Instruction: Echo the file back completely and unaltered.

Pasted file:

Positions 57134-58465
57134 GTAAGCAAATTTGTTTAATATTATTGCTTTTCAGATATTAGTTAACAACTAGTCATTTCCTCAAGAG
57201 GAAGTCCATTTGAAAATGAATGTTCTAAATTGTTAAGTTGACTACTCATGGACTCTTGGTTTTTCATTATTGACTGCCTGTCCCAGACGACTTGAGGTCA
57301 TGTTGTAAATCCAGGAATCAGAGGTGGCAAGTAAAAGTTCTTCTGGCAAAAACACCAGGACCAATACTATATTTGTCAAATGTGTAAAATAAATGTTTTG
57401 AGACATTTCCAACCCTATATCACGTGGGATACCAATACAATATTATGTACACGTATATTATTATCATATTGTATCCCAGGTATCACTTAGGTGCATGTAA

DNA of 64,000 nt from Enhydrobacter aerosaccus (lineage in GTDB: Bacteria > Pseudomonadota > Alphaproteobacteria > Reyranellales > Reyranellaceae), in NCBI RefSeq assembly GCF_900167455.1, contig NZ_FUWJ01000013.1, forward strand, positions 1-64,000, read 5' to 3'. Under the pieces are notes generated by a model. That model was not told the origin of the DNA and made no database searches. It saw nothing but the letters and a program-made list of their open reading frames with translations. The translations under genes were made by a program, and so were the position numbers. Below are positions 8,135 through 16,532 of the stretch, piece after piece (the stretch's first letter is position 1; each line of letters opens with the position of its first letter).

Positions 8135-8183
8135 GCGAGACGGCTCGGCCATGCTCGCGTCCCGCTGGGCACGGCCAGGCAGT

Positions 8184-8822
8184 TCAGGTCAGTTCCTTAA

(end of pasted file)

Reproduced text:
Positions 57134-58465
57134 GTAAGCAAATTTGTTTAATATTATTGCTTTTCAGATATTAGTTAACAACTAGTCATTTCCTCAAGAG
57201 GAAGTCCATTTGAAAATGAATGTTCTAAATTGTTAAGTTGACTACTCATGGACTCTTGGTTTTTCATTATTGACTGCCTGTCCCAGACGACTTGAGGTCA
57301 TGTTGTAAATCCAGGAATCAGAGGTGGCAAGTAAAAGTTCTTCTGGCAAAAACACCAGGACCAATACTATATTTGTCAAATGTGTAAAATAAATGTTTTG
57401 AGACATTTCCAACCCTATATCACGTGGGATACCAATACAATATTATGTACACGTATATTATTATCATATTGTATCCCAGGTATCACTTAGGTGCATGTAA

DNA of 64,000 nt from Enhydrobacter aerosaccus (lineage in GTDB: Bacteria > Pseudomonadota > Alphaproteobacteria > Reyranellales > Reyranellaceae), in NCBI RefSeq assembly GCF_900167455.1, contig NZ_FUWJ01000013.1, forward strand, positions 1-64,000, read 5' to 3'. Under the pieces are notes generated by a model. That model was not told the origin of the DNA and made no database searches. It saw nothing but the letters and a program-made list of their open reading frames with translations. The translations under genes were made by a program, and so were the position numbers. Below are positions 8,135 through 16,532 of the stretch, piece after piece (the stretch's first letter is position 1; each line of letters opens with the position of its first letter).

Positions 8135-8183
8135 GCGAGACGGCTCGGCCATGCTCGCGTCCCGCTGGGCACGGCCAGGCAGT

Positions 8184-8822
8184 TCAGGTCAGTTCCTTAA